Another popular style of quartz in the UK that has stood out is the subtle shimmers and sparkly quartz products. As some of the most basic but fantastic looking stones, they are ideal for customers that would like to upgrade from a laminate worktop as they are still very cheap and cost effective but are much more hardwearing and resistant to both stains and scratches. They also offer a little bit extra for people that are not quite sold on the plain white quartz products. Whist the plain white quartz is a classic option and one of the bestselling quartz slabs on the market, sometimes people do like a little bit extra in terms of pattern, colour and texture to give their worktops a little extra flair. Whatever your preference is as a customer, there are definitely enough types of quartz worktops in order to find something that suits you!

Caesarstone in particular have taken the lead in introducing more concrete style quartz into the market. Taking advantage of the honed and matt finishes that are available for some quartz products it has allowed them to other a unique product to the market that was not possible in the days of marble and granite worktops.

This has been taken a step further by brands such as Dekton that have started dominating the stone market by offering industrial type colours but at lower prices and being more practical compared to actual concrete and metal worktops.

On the subject of Dekton, this brand comes under the bracket of sintered worktops, often also called ceramic kitchen worktops or porcelain countertops. They have taken a bit of market share away from the quartz market when it comes to stone worktops due to the designs being printed on top allowing for a much higher amount of detail and vibrant colour. However even with their escalating popularity it is unlikely that they will end up overtaking quartz as the best stone worktop on the market. This is firstly because they are a lot less cost effective to fabricate. For customers on a budget the quartz worktop is far superior due to the price of quartz worktops often being lower. Additionally, they have not yet created a product that has the vein going through the side of the stone. This can be very egregious for people looking for a veined marble effect kitchen worktop since the pattern will not continue through, unless you pay to have the stone built up which can be an expensive option for customers even with high budgets.

One area in which quartz worktops are not recommended is when going for the plain black option. Regardless of if it is Silestone, Unistone or Caesarstone, plain black quartz is more susceptible to marking, scratching and smearing. Many fabricators in the UK, including The Marble Group have stopped doing these plain black composite worktops as it is a rare occasion where the granite alternative is a better product.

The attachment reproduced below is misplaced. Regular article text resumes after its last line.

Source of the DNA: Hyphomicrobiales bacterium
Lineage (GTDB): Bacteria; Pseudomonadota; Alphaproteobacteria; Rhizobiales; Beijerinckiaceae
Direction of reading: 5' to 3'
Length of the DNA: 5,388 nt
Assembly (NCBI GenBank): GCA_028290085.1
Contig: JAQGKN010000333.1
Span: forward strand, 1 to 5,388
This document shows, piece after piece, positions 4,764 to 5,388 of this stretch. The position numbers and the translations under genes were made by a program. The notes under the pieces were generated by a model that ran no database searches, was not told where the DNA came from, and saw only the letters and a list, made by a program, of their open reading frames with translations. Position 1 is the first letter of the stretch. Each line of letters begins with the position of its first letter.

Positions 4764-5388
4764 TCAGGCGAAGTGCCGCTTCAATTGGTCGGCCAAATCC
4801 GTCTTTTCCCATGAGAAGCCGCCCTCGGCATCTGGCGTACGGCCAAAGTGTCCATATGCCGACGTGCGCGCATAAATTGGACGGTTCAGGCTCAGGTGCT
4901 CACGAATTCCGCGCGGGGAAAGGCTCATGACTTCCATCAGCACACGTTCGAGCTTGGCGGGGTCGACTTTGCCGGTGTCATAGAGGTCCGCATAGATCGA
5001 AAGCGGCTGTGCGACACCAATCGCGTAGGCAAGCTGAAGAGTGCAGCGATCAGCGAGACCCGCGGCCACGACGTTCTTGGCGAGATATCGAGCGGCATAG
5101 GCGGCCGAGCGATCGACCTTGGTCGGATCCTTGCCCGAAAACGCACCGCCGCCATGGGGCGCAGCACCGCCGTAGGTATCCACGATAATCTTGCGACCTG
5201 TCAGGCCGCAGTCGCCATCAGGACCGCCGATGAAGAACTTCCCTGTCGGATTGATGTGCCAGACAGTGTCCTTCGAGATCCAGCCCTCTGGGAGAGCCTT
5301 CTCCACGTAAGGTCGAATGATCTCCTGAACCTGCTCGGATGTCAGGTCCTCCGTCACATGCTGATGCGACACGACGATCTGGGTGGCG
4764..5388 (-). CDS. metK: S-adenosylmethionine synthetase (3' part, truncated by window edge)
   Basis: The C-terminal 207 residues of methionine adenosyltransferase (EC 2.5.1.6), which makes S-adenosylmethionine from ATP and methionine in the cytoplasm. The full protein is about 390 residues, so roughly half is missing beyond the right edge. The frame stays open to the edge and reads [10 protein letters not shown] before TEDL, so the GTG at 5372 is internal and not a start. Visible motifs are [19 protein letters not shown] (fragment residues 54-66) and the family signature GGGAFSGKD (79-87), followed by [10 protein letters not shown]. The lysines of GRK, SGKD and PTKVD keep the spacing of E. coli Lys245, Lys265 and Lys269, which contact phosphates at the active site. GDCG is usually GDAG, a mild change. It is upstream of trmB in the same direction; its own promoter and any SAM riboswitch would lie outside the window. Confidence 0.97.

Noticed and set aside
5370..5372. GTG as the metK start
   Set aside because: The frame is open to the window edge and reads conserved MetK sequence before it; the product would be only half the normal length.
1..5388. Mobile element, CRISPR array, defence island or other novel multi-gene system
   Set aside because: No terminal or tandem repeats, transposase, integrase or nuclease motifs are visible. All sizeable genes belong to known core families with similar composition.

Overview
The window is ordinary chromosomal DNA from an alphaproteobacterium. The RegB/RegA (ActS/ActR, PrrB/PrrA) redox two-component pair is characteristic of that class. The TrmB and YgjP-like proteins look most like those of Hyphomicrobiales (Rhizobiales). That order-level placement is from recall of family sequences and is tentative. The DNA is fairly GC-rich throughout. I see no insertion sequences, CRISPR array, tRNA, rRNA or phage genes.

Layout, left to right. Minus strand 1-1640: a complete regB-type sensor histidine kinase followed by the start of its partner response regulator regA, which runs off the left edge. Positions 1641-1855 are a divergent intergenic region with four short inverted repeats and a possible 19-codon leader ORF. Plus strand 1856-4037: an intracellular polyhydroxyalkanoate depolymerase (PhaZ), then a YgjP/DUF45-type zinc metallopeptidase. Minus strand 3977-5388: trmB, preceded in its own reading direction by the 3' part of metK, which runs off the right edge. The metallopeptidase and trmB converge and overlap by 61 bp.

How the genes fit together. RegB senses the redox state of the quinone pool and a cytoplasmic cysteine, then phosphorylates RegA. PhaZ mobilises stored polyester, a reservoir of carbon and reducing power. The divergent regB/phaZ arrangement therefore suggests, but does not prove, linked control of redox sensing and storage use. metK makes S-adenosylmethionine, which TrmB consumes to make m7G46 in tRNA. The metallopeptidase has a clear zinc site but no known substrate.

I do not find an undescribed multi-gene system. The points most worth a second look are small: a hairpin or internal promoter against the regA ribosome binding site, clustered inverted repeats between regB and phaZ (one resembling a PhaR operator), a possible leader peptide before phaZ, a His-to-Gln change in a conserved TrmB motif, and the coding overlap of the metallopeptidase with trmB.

In terms of how price of quartz kitche worktops varies, it depends on many factors. The first of which is the size of the kitchen first and foremost. A small kitchen will likely only require 1 slab of quartz. This would be a single run under 3 metres with a reasonably sized splashback, or a L shape with neither length being longer than roughly three metres long as well. More than 50% of our UK quartz orders are for average sized kitchens that require 2 slabs. The most common composite worktop formatting for this size kitchen is a long L shape with splashback or a large island and single run with either a splashback or an end panel on the island. Larger kitchens will likely take 3 or 4 quartz slabs to produce. Understandably the larger the job, the more fabrication costs so this will in turn cause an increase in the quartz worktop price.

Edge details can also be a large factor for quartz worktop prices. At The Marble Group the most common edge detail in the UK is the double bevelled/chamfered edge. This is the cleanest finish of the standard edgings and fits very well on a modern kitchen worktop. Pencil edges are more common on traditional kitchens but the edging does have associations with laminate worktops so many people are put off a bit by the way it looks as they do not want people to assume their stone worktop is cheap and actually made of plastic. Sharknose/Apex edges are a little more costly but can give the quartz worktop a floating effect and work very well with led recessed lighting underneath. Apex edges are more popular on modern, contemporary kitchen countertops. 20mm is the recommended thickness as well as 30mm quartz is too thick for the floating effect to be noticeable. Ogee edges and bullnose edges are another edging option, although the price of the quartz worktop will be much higher with these as they take a lot of masonry and workmanship to pull off. These edges are more commonly found on traditional quartz kitchen worktops.

The thickness of the kitchen worktop definitely has an impact. Just because 30mm is 50% thicker than the 20mm composite worktop does not mean the overall price of the quartz worktop is 50% higher as well though. Nevertheless, for customers on a low budget 20mm quartz is recommended. You can get thicker worktops for quartz, 50mm is quite a popular option. This requires the material to be built up which can be very expensive. People do sometimes worry about the weight of quartz worktops but as long as they are properly supported almost all units can support the weight whether your actual kitchen comes from Howdens, Wren, Wickes or another company.

Recessed drainers, flush mounted hob cut outs and recessed sink cut outs can also turn a low-priced quartz worktop into quite an expensive one as this again require more fabrication.

In terms of the effect of brands on the price of composite worktops it can be quite large. In general, the price of Unistone is about 10-15% less than the price of Silestone and Caesarstone and then Artscut is about 10-15% less than Unistone. Dekton prices are often higher than all the quartz brands including Caesarstone and Silestone. It does depend on the colour as well though, the price of silestone Marengo, the Silestone White Storm price and the Miami White prices are very reasonable even though they are from an ‘expensive’ brand. The price of Silestone Calacatta Gold or Eternal Statuario on the other hand can be high, especially as many people go for the 30mm option. Just because Unistone prices are assumed to be cheaper does not make it so. At The Marble Group the price of Silestone Calacatta Gold is less than the price of something such as the Unistone Venatino even though Silestone is seen as more expensive. Caesarstone is an interesting one as often they only do small slabs of stone. This can make them more cost effective for smaller jobs even though they are seen as a premium brand. On the other hand, Silestone often does only large slabs, this can make the price of your quartz worktop more cost effective than Caesarstone on certain projects since you pay only need to pay for 2 Silestone slabs instead of 3 Caesarstone slabs.